Wednesday, March 28, 2012

We Find Comfort Among Those Who Agree With Us

Well, I ended up with 18 students for the Saturday screening of "The Hunger Games".  ((Warning: Spoilers ahead.  Nothing earth-shattering but you ought to know)) It was great! Grey was nice enough to go with me, as was my friend Kristen and my student teacher and her husband.  The kids were good as gold and there were several times during the movie that we looked over at each other to make faces in reaction to one scene or another.

There was much talk afterwards with one of the girls- the other kids scattered. She gave a blow-by-blow comparison that would make Ebert proud.  And yesterday at lunch the buzz was all positive.  It went something like this: We all want to take up archery, Katniss was a little too healthy (it *is* the Hunger Games, after all) and they blazed through Peeta being hurt. Rue was perfectly played.  Cinna was great and Haymitch wasn't quite drunk enough and he didn't even puke once.  There was not as much gory stuff in the movie. For instance, in the book, Katniss shoots one person in the neck. He pulls the arrow out and drowns in his own blood.  Pretty gory; pretty graphic.  The rating is PG-13 though so they had to rein it in a bit.  Also, the love triangle angle isn't as played up as it is in the book, though it is heavily suggested.

It was just a good time.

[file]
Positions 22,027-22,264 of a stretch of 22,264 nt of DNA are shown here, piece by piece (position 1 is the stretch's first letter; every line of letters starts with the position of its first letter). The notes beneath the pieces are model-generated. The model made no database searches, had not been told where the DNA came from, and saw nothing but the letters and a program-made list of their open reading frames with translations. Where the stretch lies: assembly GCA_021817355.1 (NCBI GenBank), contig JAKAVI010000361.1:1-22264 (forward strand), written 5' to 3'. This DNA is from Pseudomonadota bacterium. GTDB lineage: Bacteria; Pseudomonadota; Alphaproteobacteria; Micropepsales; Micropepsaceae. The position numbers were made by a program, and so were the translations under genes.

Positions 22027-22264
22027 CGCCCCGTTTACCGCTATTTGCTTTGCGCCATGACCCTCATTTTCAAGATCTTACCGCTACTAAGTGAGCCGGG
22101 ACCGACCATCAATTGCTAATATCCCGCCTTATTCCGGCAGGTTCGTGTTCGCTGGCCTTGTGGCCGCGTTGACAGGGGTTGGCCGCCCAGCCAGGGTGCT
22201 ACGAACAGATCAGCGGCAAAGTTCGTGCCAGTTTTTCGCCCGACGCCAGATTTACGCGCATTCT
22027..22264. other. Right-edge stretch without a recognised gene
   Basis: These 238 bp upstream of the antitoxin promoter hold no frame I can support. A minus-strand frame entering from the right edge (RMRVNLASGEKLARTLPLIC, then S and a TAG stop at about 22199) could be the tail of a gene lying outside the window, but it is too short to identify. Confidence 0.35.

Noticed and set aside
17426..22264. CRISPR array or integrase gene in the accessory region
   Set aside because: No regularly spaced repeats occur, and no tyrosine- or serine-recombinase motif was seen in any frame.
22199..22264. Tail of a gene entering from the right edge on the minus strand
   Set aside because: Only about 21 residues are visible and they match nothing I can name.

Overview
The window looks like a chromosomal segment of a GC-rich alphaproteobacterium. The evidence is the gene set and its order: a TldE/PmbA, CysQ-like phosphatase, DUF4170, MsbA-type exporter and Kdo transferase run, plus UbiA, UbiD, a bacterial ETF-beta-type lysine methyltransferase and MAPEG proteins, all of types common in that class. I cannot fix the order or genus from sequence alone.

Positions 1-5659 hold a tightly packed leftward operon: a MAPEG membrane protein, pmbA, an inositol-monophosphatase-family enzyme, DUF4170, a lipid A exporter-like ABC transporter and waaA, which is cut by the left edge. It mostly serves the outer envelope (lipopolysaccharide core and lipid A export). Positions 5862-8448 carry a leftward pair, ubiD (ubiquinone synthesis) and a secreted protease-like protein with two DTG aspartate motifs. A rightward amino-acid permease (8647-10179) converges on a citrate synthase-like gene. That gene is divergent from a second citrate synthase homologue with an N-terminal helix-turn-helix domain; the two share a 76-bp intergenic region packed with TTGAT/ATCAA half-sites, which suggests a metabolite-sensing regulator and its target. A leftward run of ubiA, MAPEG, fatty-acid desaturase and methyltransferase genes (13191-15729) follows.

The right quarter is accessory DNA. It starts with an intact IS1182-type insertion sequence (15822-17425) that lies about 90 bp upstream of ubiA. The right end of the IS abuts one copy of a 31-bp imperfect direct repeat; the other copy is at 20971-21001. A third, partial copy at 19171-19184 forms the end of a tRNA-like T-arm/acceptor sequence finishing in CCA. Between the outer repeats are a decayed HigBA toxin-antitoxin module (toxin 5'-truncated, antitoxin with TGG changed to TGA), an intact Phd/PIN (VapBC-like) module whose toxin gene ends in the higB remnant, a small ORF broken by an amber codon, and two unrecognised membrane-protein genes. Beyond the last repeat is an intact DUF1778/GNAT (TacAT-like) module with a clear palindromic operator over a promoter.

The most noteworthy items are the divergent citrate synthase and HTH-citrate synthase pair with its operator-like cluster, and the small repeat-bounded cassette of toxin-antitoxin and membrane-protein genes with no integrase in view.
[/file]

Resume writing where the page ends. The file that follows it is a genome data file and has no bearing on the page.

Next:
I came across an article from Jezebel on how some movie-goers were outraged, disappointed or thought that the movie was "ruined" because the actor playing Rue is Black.  So is Thresh and so is Cinna, but this was not such a big deal. Rue is an angel in the book and dies a horrible death.  White readers often conjure up a picture of innocence- wherein the child is then imagined to be White. This unconscious racism led to the "outrage" because the demographic of viewers felt they had "wasted their emotions" on a child who is not blonde haired and blue eyed.  I'm pretty sure that skin tone or follicle variations have fuck-all do to with innocence, purity, vulnerability or the brutality of oppression depicted in book. So I posted the link on my Facebook, like I often do.  I'm just going to post the screen shots of what transpired.  My take is that it was an interesting discussion- veering towards colorblindness. Colorblindness is "the idea that ignoring or overlooking racial and ethnic differences promotes racial harmony."  Color blindness perpetuates racism passively.  The person who is color blind usually believes that they are helping by ignoring race but the opposite is true.  It's very difficult to convince White people of this, by the way.